Amenorrhea is the abnormal absence of menstrual periods. Generally speaking, there are three categories of women who have experienced amenorrhea:
- Women who have never had a menstrual period by age sixteen.
- Women who have not had a period for two to three months or more.
- Women who have irregular periods that may vary from 35 to 90 days.
Determining why a woman over 16 years of age has never had a menstrual period is essential for proper treatment; identifying a reason may involve several blood hormone tests, and possibly referral to an endocrinologist.
Missing periods after regular periods have begun is much more common, especially among college students. Changes in environment, diet, stress, as well as medical problems can cause variability in menstrual cycles.
If you menstruate fewer than four times per year or if you miss three consecutive periods, you need to see a health care provider. If you are sexually active, you should see a provider for a pregnancy test after one missed or late period. You should also see a provider if you notice breast/nipple discharge, or if you notice unusual facial hair or other body hair growth.
Some of the factors associated with cessation of periods are:
- calorie-restricted diet
- eating disorders
- strenuous exercise
- hormone imbalance
- organic disease (e.g.. thyroid disease)
- certain medications
At Health Services, the general protocol for patients with amenorrhea is as follows:
- Rule out the possibility of pregnancy.
- Examine the patient and perform hormone or other tests as indicated.
- Evaluate the possibility of a dietary energy deficit.
- Consider options for long-term treatment of absent periods such as taking periodic courses of a progesterone medication.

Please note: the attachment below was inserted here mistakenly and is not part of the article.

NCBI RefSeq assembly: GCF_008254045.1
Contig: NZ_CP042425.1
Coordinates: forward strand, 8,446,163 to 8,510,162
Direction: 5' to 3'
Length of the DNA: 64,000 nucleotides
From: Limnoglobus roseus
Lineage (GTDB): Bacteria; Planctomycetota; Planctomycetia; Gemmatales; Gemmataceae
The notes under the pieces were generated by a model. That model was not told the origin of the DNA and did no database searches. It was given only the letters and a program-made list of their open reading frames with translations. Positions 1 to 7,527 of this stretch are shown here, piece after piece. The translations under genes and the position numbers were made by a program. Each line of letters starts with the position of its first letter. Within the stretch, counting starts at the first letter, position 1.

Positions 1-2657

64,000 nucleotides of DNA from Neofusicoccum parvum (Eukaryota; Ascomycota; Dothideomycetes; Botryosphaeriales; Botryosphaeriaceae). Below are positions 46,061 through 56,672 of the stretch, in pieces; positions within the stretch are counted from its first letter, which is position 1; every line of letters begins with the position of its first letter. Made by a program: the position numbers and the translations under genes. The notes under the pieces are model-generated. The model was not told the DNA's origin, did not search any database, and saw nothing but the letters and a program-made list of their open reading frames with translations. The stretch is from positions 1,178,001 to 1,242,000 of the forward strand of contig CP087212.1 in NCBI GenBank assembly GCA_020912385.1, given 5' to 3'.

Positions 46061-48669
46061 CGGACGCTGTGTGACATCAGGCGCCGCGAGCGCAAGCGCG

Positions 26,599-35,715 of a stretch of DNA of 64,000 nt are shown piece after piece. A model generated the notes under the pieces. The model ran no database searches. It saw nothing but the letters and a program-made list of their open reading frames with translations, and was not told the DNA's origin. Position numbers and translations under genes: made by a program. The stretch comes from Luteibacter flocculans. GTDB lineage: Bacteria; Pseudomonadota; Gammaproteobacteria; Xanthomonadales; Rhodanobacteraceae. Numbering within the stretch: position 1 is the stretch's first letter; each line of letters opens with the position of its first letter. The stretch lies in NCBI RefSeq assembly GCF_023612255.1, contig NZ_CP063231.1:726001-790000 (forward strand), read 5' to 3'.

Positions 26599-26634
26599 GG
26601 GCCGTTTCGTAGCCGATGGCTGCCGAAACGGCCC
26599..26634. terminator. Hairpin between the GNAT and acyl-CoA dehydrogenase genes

For most women, these steps are usually enough to bring about normal, regular cycles. Sometimes diagnosis requires more sophisticated testing. Additional treatment may be required to achieve normal cycles and, when desired, pregnancy.
If an estrogen imbalance is causing amenorrhea, it is important to recognize the problem early. Over a long period of time, too much estrogen can cause overgrowth of the cells in the lining of the uterus (endometrial hyperplasia which can lead to cancer), while too little estrogen can cause calcium loss from the bones (leading to osteoporosis).
- Pregnancy can occur during long periods of amenorrhea.
- Moderation of diet and exercise as well stress reduction are important factors in a regular menstrual cycle.
- Keeping a written record of your menstrual cycle by marking the first day of your period on the calendar is very helpful for your medical provider.
If you are a Brown student and you are concerned about amenorrhea, you can make a confidential appointment at Health Services by calling 401.863-3953. Health Services provides a range of services including general health care, inpatient services and emergency medical care. You can request a medical provider by gender or by name. We are located at 13 Brown Street on the corner of Brown and Charlesfield Streets.
Disclaimer: Health Education is part of Health Services at Brown University. Health Education maintains this site as a resource for Brown students. This site is not intended to replace consultation with your medical providers. No site can replace real conversation. Health Education offers no endorsement of and assumes no liability for the currency, accuracy, or availability of the information on the sites we link to or the care provided by the resources listed. Health Services staff are available to treat and give medical advice to Brown University students only. If you are not a Brown student, but are in need of medical assistance please call your own health care provider or in case of an emergency, dial 911. Please contact us if you have comments, questions or suggestions.